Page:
Had a teacher once who said "'Normal' is just another word for 'average' which is just another word for 'mediocre'. Who in the world wants to be mediocre?!"
5.27.2009 8:48pm
Cityduck (mail):
Wow.

I've never seem someone so efficiently shredded and stood up for all to see as an emperor with no clothes as has been done to GatoRat on this thread.
5.27.2009 9:12pm
cmr:
OK, couple of things. First of all, people can get married on their lunch breaks from work. You don't have to have a frilly wedding to do it. They knew there was a ticking clock (of sorts) on gay marriage, and they decided not to take that plunge. Now, that's not a knock against them, per se, but let's not act like they were completely blindsided by Prop 8 passing. Because we know that's not true. If they wanted to marry, they would've.

Second, while it isn't necessarily an argument against gay marriage, I think it would help the credibility along if more people felt there was an actual resolve to marry in the gay community. I think there are a lot of people who oppose SSM and some who are on the fence who partially justify their position based on the fact that they don't believe many of these people who are so gung-ho about marriage actually want to marry. It just seems like liberal entitlement and whining about religious overreach. The fact is, marriage comes across like a political issue and not an altruistic endeavor for important legal benefits of being in a relationship. If it was that, why aren't comprehensive CU/DP statutes enough?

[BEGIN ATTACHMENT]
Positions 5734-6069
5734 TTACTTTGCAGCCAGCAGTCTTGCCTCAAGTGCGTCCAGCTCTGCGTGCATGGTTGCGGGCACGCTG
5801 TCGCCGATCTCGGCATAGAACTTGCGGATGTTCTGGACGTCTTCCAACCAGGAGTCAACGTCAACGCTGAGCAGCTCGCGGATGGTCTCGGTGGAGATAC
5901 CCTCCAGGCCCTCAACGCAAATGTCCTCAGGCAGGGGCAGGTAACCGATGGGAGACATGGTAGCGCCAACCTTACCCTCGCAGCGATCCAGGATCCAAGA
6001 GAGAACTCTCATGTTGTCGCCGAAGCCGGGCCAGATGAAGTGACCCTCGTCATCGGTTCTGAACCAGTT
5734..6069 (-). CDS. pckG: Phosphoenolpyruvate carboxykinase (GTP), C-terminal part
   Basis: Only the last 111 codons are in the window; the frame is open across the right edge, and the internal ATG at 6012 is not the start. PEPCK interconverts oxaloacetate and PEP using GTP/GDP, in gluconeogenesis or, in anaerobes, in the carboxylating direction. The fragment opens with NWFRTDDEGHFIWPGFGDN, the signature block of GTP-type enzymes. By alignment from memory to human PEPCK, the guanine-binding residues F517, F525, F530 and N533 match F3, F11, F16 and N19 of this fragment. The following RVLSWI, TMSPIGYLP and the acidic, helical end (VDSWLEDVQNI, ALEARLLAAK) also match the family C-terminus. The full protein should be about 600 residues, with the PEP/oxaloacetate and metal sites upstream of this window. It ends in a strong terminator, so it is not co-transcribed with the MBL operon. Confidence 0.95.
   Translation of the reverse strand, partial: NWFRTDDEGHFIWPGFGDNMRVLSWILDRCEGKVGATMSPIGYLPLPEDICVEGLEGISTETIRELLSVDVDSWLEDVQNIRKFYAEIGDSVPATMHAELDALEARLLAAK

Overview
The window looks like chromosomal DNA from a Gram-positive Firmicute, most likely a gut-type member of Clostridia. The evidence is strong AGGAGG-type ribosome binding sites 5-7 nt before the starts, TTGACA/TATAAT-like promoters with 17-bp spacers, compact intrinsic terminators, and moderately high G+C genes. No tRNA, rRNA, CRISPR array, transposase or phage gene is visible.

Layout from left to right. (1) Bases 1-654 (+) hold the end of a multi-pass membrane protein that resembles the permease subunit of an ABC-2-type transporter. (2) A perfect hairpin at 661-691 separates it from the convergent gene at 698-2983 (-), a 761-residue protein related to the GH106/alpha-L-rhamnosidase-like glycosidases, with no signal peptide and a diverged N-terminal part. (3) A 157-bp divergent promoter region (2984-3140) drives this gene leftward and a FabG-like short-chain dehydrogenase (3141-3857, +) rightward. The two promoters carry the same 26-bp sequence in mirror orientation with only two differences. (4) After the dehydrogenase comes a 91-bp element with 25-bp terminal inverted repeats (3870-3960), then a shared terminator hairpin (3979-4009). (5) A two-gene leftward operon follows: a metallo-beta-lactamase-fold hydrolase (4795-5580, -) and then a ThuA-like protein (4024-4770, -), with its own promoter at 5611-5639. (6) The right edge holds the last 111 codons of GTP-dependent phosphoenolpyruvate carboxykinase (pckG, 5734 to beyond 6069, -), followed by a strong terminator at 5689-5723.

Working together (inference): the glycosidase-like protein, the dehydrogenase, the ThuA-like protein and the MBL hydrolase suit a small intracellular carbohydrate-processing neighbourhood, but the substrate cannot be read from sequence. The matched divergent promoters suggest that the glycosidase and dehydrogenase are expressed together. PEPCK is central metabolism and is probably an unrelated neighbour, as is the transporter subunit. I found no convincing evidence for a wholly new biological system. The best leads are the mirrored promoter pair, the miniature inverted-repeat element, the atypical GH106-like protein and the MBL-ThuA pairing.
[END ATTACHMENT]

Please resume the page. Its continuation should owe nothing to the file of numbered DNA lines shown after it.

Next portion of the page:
5.27.2009 9:37pm
ArthurKirkland:

I've never seem someone so efficiently shredded and stood up for all to see as an emperor with no clothes as has been done to GatoRat on this thread.


If you enjoy that type of demolition, read this article (Sam Schulman, Weekly Standard) and just think about it for a few moments. No thread required.
5.27.2009 9:53pm
Danny (mail):

If it was that, why aren't comprehensive CU/DP statutes enough?


In some places, it almost is. The best civil unions in the world are the British and Scandinavian ones - because those countries were organized enough to make sure that the couples with a CU actually got all the benefits and security of marriage in real life. There is less of a push for SSM there.